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The 10 Most Common Mistakes Entrepreneurs Make when Raising Venture Capital

In the following slides, you will learn about the top 10 mistakes entrepreneurs make while reaching out to prospective investors so when your time comes, your pitch will be on point.

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The 10 Most Common Mistakes Entrepreneurs Make when Raising Venture Capital

  1. 1. The 10 Most Common Mistakes Entrepreneurs Make when Raising Venture Capital
  2. 2. Last year, venture capital firms invested approximately $48.3 billion in a total of 4,356 deals. This represented a 61% increase in total investment and a 4% increase in deal volume.
  3. 3. Historically, institutional capital (Venture capital firms, private equity, and hedge funds) have been a popular source of capital for both early stage and mature companies looking to raise money needed for growth.
  4. 4. We regularly hear about successful deals funded by these firms. When in reality the overwhelming majority of opportunities presented to VC’s are rejected.
  5. 5. Need Help Fundraising? Click here
  6. 6. In the following slides, you will learn about the top 10 mistakes entrepreneurs make while reaching out to prospective investors so when your time comes, your pitch will be on point. TOP 10 MISTAKES
  7. 7. Wrong: Many entrepreneurs want to raise capital from the investor offering the most money at the highest valuation. Right: Pick an individual/institution that shares your vision for the opportunity and will provide value beyond just an injection of capital. #1 | Smart vs. Dumb Capital
  8. 8. Wrong: Blowing out your equity positions in the company in order to raise a large sum of money. This can lead to a loss in control of the business, minority ownership, and potentially lead to issues in raising subsequent rounds of money. Right: Raise enough capital to support growth but allow you to remain in control of the business. #2 | Not Preserving Equity
  9. 9. Wrong: Asking for either too much or too little. The cost of capital for beginning businesses is extremely high due to the risk for the investor. Keep this in mind when honing in on a number for the initial ask. Right: Raise whatever large costs you foresee in the horizon (Capital expenditures + Intangible assets), if any, plus three months worth of operating expenses. #3 | Asking for the Wrong Amount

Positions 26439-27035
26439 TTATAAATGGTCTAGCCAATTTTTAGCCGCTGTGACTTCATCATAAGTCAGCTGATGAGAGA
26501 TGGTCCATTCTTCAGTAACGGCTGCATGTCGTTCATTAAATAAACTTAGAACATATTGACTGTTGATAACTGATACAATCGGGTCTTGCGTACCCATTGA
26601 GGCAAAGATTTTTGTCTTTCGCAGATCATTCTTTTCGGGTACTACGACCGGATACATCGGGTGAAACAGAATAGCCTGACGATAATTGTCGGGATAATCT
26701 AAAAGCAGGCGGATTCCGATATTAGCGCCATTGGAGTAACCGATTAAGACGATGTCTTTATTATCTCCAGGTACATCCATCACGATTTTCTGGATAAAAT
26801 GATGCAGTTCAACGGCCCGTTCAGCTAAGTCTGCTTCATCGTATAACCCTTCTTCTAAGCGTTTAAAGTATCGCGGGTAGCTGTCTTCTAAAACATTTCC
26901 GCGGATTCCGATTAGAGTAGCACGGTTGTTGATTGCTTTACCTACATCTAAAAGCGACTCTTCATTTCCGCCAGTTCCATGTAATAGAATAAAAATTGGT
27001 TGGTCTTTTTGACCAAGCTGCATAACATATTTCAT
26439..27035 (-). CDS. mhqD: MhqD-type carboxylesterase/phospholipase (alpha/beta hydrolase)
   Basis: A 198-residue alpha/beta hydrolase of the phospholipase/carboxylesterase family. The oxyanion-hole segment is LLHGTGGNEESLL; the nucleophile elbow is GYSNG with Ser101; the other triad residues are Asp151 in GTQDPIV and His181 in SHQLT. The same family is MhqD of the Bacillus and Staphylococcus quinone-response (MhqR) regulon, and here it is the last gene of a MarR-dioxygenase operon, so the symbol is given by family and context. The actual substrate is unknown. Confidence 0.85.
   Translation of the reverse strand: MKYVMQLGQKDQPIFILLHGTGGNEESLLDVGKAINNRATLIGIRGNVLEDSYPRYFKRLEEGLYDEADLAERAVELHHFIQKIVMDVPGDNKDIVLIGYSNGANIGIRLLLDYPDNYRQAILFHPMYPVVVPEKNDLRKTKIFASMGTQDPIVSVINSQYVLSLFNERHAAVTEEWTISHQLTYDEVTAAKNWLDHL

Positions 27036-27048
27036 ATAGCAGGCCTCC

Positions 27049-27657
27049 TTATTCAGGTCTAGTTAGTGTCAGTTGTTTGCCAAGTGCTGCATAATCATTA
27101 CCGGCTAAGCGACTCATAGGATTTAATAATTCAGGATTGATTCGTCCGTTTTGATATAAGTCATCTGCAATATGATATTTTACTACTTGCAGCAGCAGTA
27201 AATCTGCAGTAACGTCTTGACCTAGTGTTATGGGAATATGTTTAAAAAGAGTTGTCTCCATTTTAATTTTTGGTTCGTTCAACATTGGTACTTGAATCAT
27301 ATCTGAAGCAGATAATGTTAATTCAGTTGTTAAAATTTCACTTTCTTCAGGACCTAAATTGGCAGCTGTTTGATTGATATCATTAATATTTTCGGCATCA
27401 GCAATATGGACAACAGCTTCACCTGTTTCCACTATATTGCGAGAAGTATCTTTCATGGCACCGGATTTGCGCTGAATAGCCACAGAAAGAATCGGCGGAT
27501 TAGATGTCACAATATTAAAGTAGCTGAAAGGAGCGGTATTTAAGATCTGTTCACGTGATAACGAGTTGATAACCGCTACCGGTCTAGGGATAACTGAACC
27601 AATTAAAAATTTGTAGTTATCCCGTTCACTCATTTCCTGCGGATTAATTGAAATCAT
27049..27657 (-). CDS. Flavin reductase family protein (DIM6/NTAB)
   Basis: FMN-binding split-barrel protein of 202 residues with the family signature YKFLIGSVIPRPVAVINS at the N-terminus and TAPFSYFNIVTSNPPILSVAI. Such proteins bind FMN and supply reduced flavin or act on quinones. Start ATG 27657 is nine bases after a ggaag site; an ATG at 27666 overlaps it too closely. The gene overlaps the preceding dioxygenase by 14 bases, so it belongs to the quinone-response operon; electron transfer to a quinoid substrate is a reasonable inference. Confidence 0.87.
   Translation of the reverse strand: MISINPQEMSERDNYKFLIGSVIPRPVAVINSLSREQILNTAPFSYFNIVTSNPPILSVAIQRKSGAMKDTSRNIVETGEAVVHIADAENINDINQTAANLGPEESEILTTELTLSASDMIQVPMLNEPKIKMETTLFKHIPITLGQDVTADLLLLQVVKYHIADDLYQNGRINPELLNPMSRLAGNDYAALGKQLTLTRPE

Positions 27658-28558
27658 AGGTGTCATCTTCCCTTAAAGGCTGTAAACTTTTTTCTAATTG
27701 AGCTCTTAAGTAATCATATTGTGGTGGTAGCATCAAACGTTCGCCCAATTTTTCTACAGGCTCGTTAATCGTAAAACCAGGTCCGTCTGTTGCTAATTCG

10. 10. Wrong: Valuing your company at $500 million when it does $500k in annual revenue. This will be a red flag for investors. Right: A valuation driven by aggressive, yet obtainable projections based on historical performance of the company and similar ones in your industry. It is acceptable though to slightly overvalue your business when you begin the negation stage of the due diligence process. #4 | Unrealistic Valuation
  11. 11. #5 | Limiting the Process to Venture Capital Wrong: Putting all your eggs in one basket. Right: Reach out to multiple resources for funds. Venture capital is not always the most appropriate fit for companies looking to raise money. Explore other opportunities such as debt financing partners, crowdfunding campaigns, strategic players in the sector, and other creative methods to source external capital.
  12. 12. #6 | Being Unprepared Wrong: Not having fundraising materials and a solidified pitch. Right: Getting a meeting with a Partner at a Venture Capital firm is a big deal. They have vetted you and your opportunity, and them taking time to hear more about it validates your business so, be prepared with a bulletproof pitch ready with a block at the end of the call/meeting for a Q&A session.
  13. 13. #7 | Excessive Number of Team Members on Initial Calls Wrong: Overwhelming the investor on the first few calls. Right: Limiting the number of management team members on initial calls/meetings. The CEO (to field general business questions), CFO (financial components), and CTO (technical guru if applicable) should be suitable for the introductory conversations.
  14. 14. Wrong: Distributing sizable portions of the investment towards salaries and/or travel and entertainment. Right: Have a definitive answer to where the capital will be allocated towards. Ideally, each segment should be directly related to helping the business grow such as marketing or research and development. #8 | Not Allocating the Funds Correctly
  15. 15. Wrong: Being unaware of the length fundraising can take. By the time you find a suitable investor, make introductions, and the investor conducts their due diligence methodology, the capital raising process can take 3-6 months. Right: Making sure you have the financial support to continue growing the business in the meantime. #9 | Misjudging Time to Raise Capital
  16. 16. Wrong: Going to market without proof of concept. Having an idea is great, but the business isn’t worth anything without substantial users/customers, IP, revenue, or brand presence. Right: Gaining traction in the market prior to raising money. This will drive down the risk associated with the investment and increase valuation. #10 | Not Achieving Milestones First
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